Phenytoin is extensively bound to serum plasma proteins and is prone to competitive displacement. Phenytoin is metabolized by hepatic cytochrome P450 enzymes CYP2C9 and CYP2C19 and is particularly susceptible to inhibitory drug interactions because it is subject to saturable metabolism. Inhibition of metabolism may produce significant increases in circulating phenytoin concentrations and enhance the risk of drug toxicity. Phenytoin is a potent inducer of hepatic drug-metabolizing enzymes. Serum level determinations for phenytoin are especially helpful when possible drug interactions are suspected.
After oral administration, ciprofloxacin is widely distributed throughout the body. Tissue concentrations often exceed serum concentrations in both men and women, particularly in genital tissue including the prostate. Ciprofloxacin is present in active form in the saliva, nasal and bronchial secretions, mucosa of the sinuses, sputum, skin blister fluid, lymph, peritoneal fluid, bile, and prostatic secretions. Ciprofloxacin has also been detected in lung, skin, fat, muscle, cartilage, and bone. The drug diffuses into the cerebrospinal fluid (CSF); however, CSF concentrations are generally less than 10% of peak serum concentrations. Low levels of the drug have been detected in the aqueous and vitreous humors of the eye.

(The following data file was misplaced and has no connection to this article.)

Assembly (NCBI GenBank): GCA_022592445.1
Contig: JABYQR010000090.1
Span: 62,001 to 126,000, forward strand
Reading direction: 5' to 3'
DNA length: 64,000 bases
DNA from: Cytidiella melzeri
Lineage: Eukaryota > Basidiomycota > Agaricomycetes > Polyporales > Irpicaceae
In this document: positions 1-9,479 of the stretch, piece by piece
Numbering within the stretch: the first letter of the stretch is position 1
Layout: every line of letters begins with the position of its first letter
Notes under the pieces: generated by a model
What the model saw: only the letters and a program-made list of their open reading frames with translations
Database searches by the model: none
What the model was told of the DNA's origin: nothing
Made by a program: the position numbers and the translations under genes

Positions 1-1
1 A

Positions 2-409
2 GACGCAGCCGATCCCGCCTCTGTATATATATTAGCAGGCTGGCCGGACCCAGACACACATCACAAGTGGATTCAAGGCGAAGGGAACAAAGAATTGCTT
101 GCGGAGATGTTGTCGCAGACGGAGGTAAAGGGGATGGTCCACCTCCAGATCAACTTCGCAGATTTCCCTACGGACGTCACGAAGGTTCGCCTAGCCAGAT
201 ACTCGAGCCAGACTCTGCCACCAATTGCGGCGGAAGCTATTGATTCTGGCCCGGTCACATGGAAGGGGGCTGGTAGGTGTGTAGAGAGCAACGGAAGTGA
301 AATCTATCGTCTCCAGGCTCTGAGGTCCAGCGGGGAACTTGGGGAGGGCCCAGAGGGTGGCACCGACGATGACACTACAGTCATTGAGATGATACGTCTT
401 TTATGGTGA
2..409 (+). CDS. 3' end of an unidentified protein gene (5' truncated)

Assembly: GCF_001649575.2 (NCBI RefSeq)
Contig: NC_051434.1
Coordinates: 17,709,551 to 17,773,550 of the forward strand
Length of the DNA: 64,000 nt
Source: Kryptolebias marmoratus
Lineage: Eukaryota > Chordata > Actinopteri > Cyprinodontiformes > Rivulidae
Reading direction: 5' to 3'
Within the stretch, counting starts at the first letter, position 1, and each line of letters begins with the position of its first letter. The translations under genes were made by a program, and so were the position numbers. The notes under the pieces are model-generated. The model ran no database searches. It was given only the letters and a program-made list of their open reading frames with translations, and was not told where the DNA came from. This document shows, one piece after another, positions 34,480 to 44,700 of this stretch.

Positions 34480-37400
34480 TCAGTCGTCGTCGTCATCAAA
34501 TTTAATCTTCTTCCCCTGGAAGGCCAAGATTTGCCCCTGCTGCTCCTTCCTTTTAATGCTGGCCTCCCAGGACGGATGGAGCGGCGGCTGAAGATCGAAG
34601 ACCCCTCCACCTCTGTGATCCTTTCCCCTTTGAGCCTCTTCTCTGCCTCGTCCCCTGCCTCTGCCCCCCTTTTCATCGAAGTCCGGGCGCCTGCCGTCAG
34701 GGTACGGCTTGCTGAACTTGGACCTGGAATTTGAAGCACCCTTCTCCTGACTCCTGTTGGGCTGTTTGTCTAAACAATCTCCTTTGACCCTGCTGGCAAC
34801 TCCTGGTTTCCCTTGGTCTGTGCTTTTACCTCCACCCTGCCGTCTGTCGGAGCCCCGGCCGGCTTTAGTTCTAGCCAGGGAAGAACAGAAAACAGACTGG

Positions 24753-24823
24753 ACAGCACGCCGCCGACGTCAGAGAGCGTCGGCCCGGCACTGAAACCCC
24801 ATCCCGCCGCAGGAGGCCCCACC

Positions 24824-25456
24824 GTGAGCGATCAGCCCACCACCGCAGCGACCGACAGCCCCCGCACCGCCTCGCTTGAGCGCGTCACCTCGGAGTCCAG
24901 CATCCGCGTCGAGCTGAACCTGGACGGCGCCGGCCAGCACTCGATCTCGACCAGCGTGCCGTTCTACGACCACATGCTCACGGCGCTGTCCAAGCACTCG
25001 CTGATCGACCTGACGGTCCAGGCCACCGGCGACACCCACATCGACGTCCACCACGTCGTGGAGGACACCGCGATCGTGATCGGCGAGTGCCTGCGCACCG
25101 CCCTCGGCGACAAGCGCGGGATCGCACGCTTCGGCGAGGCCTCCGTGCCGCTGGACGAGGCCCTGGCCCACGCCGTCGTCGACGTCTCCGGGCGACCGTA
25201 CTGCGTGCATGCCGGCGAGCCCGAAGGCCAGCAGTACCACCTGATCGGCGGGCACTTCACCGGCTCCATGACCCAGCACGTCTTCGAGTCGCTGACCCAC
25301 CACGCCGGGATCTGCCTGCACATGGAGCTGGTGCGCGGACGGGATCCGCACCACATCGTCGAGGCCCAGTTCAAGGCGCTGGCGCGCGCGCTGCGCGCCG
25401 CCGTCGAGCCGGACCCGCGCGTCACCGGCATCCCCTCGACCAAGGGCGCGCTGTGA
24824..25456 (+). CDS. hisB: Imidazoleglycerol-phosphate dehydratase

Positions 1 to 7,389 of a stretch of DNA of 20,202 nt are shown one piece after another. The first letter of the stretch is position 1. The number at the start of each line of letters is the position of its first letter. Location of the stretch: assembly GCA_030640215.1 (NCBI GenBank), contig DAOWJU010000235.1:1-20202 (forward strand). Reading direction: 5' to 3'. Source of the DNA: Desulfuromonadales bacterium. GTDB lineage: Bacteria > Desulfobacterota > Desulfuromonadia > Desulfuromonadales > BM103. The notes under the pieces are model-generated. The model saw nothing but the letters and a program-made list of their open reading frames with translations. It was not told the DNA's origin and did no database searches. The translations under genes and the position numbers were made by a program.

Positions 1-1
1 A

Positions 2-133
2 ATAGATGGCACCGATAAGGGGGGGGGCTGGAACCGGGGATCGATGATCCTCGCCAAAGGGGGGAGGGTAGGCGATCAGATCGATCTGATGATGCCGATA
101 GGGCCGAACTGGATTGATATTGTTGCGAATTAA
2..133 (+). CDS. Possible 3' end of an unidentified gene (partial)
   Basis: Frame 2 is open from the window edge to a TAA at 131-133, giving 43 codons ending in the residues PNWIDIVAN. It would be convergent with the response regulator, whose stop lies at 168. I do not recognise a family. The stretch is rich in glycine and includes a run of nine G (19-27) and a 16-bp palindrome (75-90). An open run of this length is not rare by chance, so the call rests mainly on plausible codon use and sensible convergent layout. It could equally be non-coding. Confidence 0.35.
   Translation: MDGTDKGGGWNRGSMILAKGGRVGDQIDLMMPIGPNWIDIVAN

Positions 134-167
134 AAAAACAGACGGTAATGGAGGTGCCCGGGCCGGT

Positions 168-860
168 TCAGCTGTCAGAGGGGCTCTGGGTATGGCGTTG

Since September 2012, the marketing licence in the UK has been held by Flynn Pharma Ltd, of Dublin, Ireland , and the product, although identical, has been called Phenytoin Sodium xx mg Flynn Hard Capsules. (The xx mg in the name refers to the strength—for example 'Phenytoin sodium 25 mg Flynn Hard Capsules').  The capsules are still made by Pfizer 's Goedecke subsidiary's plant in Freiburg , Germany and they still have Epanutin printed on them.  After Pfizer's sale of the UK marketing licence to Flynn Pharma, the price of a 28-pack of 25 mg phenytoin sodium capsules marked Epanutin rose from 66p (about $) to £ (about $). Capsules of other strengths also went up in price by the same factor—2384%,  costing the UK's National Health Service an extra £43 million (about $ million) a year.  The companies were referred to the Competition and Markets Authority who found that they had exploited their dominant position in the market to charge “excessive and unfair” prices.